To prevent ground cover ivy from becoming invasive, it’s important to regularly prune and trim it back. This will help control its growth and prevent it from spreading too far. Additionally, planting ivy near structures that you don’t mind it climbing on, such as trellises or fences, can also help keep it contained.
If you need to remove ground cover ivy from your yard, there are several methods you can use. Hand-pulling is effective for small areas, while herbicides can be used for larger areas. It’s important to properly prep the ivy before using herbicides by cutting off leaves and uprooting the plant. Cutting and pulling may also be necessary for thick ivy growth.
Hand-Pulling Ground Cover Ivy
Hand-pulling is a great way to control ground cover ivy in your garden areas. Persistence is key when it comes to effective control of ground cover ivy. Repeatedly pulling and digging the ivy and removing all plant debris from the garden area is crucial to prevent it from rooting again. It’s important to remove every part of the plant – leaves, stems, and roots.
To hand-pull ground cover ivy, you only need gloves and a hand rake for hard soil. Tenacity will be your greatest tool. Most ground covers, including English ivy and periwinkle, spread by stolons or rhizomes that root down as the plant spreads. This means that it’s imperative not only to pull the plant’s roots up but also to follow each runner and keep pulling. Removing vines by hand is a tedious task, but it’s the most effective way that I’ve found, and the victory of bare soil is worth the effort.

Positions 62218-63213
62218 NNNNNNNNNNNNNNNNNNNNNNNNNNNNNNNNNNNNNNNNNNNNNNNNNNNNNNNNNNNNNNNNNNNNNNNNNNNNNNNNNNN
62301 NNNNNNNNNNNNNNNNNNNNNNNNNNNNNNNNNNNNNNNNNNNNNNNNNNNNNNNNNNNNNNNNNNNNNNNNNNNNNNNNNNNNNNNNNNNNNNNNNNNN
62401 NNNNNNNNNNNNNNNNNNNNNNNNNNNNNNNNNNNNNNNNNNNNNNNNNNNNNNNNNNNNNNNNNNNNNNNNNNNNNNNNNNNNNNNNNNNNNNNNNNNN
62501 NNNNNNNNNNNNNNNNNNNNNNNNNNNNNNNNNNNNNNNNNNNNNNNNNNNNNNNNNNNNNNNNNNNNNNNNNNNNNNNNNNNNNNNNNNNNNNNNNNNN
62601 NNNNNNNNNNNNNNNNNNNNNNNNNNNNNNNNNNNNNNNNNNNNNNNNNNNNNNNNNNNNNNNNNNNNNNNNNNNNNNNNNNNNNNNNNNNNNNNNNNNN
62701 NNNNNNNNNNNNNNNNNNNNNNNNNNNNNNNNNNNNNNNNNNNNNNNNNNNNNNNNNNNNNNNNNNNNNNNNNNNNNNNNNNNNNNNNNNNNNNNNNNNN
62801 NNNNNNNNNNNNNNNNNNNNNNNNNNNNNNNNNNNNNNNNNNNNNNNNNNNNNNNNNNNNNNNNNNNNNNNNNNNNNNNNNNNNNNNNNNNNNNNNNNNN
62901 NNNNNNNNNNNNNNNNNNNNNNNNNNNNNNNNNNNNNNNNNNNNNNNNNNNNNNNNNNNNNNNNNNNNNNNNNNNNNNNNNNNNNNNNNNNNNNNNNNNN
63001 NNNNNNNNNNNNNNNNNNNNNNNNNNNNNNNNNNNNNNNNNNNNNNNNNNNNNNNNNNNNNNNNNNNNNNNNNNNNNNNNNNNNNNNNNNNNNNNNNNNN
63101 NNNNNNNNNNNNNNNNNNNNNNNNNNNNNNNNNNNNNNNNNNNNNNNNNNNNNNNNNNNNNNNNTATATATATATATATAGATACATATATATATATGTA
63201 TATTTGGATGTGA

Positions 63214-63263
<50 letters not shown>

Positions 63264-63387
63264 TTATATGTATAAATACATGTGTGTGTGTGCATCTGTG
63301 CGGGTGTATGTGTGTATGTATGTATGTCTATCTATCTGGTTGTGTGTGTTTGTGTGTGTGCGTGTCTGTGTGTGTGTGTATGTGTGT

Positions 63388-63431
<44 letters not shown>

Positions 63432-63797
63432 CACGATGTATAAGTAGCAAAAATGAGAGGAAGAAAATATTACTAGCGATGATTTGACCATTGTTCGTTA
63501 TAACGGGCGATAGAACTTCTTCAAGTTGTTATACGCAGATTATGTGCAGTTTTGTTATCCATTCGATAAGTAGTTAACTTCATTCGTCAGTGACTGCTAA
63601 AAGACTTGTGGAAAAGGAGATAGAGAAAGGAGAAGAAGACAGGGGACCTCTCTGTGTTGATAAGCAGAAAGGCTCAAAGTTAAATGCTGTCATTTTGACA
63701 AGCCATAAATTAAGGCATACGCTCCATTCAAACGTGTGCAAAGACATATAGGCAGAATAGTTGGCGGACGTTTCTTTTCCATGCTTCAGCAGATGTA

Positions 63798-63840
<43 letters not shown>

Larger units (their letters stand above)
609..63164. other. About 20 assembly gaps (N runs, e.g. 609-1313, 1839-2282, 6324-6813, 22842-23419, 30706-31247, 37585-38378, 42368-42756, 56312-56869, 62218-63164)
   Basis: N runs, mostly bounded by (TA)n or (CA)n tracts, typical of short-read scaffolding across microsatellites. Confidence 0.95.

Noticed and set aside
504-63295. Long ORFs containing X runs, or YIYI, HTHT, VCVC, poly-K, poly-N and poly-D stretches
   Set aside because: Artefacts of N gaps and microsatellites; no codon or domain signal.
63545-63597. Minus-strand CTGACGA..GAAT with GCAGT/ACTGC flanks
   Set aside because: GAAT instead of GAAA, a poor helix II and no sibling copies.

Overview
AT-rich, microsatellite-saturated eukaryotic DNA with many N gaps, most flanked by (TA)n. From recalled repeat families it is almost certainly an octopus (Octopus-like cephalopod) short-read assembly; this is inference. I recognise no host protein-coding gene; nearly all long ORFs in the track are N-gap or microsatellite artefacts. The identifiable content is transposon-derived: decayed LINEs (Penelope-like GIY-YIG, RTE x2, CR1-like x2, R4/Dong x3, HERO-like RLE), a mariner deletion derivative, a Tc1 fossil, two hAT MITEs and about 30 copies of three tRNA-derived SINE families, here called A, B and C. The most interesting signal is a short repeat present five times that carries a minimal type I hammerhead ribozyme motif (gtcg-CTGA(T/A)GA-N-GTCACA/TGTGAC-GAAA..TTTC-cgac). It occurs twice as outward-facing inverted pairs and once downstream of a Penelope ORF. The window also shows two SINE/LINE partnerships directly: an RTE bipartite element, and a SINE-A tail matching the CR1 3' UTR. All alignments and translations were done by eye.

Once you’ve got your pile of evicted roots and runners, be sure to throw the debris away in a garbage bin. These plants can and will regrow from just about nothing, and you don’t want to leave a nasty surprise for yourself in spring. Even after the most thorough sweep, you’ll inevitably see new growth in your reclaimed area. Pull it up as soon as you spot it.
It’s important to note that before carrying out any treatment program, you must first make sure you are dealing with ground cover ivy and not some other weed. Misidentification can lead to using the wrong treatment methods, which can be a waste of your time and money.
Ground cover ivy can be easily identified by its rounded leaves with scalloped edges that grow further away from the stem with petioles or leafstalks. These leaves can also grow to be 0.4 to 1.2 inches in length. Ground cover ivy can sprout out small purple flowers on the plant. When ground cover ivy grows vertically, the stem can be seen as square, which is a common trait seen in the mint family of plants. If crushed, ground cover ivy will release a fragrant scent. It is basically a vine that grows low to the ground and will create a matted carpet on a lawn under the right conditions. The vines have nodes at each of the places where leaves grow, and these nodes will form roots if they come in contact with the soil. This makes ground cover ivy especially hard to control via hand-pulling as every rooted node will form a new plant into the soil.
Using Herbicides To Remove Ground Cover Ivy
If hand-pulling or cutting and pulling isn’t practical for your situation, herbicides can be an effective solution to remove ground cover ivy. However, it’s important to choose the right herbicide and apply it properly.
Glyphosate, imazapyr, triclopyr or a combination of these chemicals are effective options for removing ivy roots. Ortho GroundClear Vegetation Killer is a popular choice that works well for this purpose. If you prefer a more natural approach, vinegar can be used as a substitute.